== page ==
July – August 2016
80 years of mystery and magic surround Lake Tahoe’s famed estate.
BY MEGG MUELLER
If the Internet had been around in the 1930s, the legend of George Whittell Jr. would far outshine the scandal-plagued celebrities of today. And while he was himself a raconteur, the adage would still be true; you can’t believe everything you read.
The truth—he was fabulously wealthy, collected exotic animals, and had a penchant for beautiful women that weren’t his wife—is enough for the storybooks, but likely wasn’t salacious enough to sell newspapers in his day, so exaggeration was rampant in the press.
He did, however, have a somewhat-deserved scandalous reputation when he began building his summer home on the shores of east Lake Tahoe in 1936.
MAN BEHIND THE MANSION
Born in 1881 in San Francisco to a family that made a fortune from Gold Rush-era banking, real estate, and railroads, George loved his money, but not the restrictions of high society. The quintessential rebellious teenager, it’s been said he left home shortly after graduating high school to join the Barnum & Bailey Circus.
A foray into big-game hunting in Africa cemented a lifelong love of wild animals, particularly large cats.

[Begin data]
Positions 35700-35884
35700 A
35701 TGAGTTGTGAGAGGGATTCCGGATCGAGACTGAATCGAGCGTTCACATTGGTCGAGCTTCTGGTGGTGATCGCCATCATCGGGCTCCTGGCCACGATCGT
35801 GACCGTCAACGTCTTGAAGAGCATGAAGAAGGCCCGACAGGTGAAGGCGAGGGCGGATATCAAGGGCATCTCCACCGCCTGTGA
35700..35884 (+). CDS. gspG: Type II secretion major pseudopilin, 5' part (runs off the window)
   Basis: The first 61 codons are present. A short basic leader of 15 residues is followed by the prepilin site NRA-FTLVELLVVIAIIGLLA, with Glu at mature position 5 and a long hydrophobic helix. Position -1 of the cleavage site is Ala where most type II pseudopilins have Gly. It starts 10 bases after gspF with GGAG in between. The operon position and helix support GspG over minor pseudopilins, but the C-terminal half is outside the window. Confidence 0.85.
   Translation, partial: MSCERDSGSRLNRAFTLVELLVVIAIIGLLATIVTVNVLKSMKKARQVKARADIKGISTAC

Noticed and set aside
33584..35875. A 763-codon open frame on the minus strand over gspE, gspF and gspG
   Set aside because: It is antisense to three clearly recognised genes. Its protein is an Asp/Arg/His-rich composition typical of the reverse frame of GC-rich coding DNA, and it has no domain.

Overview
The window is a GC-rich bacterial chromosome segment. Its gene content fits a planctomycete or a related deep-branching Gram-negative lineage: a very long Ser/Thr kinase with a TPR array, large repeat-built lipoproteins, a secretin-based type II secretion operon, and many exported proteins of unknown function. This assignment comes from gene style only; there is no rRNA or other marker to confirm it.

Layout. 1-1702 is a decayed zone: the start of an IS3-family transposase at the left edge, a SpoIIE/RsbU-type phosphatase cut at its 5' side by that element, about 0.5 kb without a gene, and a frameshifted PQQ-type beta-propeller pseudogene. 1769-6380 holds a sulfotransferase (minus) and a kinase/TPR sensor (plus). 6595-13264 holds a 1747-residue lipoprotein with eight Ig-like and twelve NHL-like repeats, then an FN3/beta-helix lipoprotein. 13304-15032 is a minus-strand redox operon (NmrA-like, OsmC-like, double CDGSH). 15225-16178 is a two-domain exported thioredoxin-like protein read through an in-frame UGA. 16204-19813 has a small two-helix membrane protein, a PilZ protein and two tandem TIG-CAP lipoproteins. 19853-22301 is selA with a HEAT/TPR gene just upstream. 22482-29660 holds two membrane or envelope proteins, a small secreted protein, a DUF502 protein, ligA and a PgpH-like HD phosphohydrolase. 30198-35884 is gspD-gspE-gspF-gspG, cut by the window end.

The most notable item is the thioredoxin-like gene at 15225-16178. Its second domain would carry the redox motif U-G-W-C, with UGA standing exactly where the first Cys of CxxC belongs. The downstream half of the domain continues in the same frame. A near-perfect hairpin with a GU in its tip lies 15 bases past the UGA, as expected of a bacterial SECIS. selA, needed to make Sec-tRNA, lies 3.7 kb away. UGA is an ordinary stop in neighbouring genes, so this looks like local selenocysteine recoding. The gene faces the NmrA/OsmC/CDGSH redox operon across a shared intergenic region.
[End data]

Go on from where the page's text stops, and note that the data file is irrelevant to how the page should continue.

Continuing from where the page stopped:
In 1903, George’s parents hoped to settle down their wayward son, and arranged a marriage to one of San Francisco’s respected blue bloods. The story goes that George had other plans and instead eloped with a voluptuous showgirl. Further investigation reveals Florence Boyer to be a modest seamstress, but regardless of her profession, she was not suitable to George’s parents. His father quickly had the union annulled with the hopes of avoiding scandal, only to have his son turn around and marry an actress, who left him two years later in divorce.
During World War I, George reportedly drove an ambulance while in Italy and after being injured, met and fell in love with Elia Pascal, a French nurse. He brought Elia back to California, and with her acceptable pedigree the two married in 1919. George’s predilection for beautiful women continued after his marriage, and while Elia traveled to Paris sans George, she lived with him at their Woodside, Calif., home and frequently accompanied him to Thunderbird Lodge.
In 1922, George’s father died, and despite a wild, rambunctious youth, George Jr. proved an adept businessman, growing the family fortune steadily in the ensuing decade. In late 1929, however, George made what may have been his most perfect deal.
THE TRADE OF THE CENTURY
After the stock market crashed in 1929, George presciently made what is arguably his most savvy purchase; he bought acres and acres of pristine Sierra Nevada land—including more than 20 miles of Lake Tahoe shoreline— for just $3 an acre for the offshore land, and $6 an acre for the shoreline. (Tales of the purchase for 6 cents an acre are untrue). At one point he owned more than 40,000 acres of Lake Tahoe property, reaching from Nevada’s north shore to Zephyr Cove.
Initially, his plans for the land included a casino-hotel, luxury homes, and even a ski resort. After he built his summer home, however, the solitude was something he could not give up, and he chose the peace and quiet of no neighbors over the money developing the land would bring.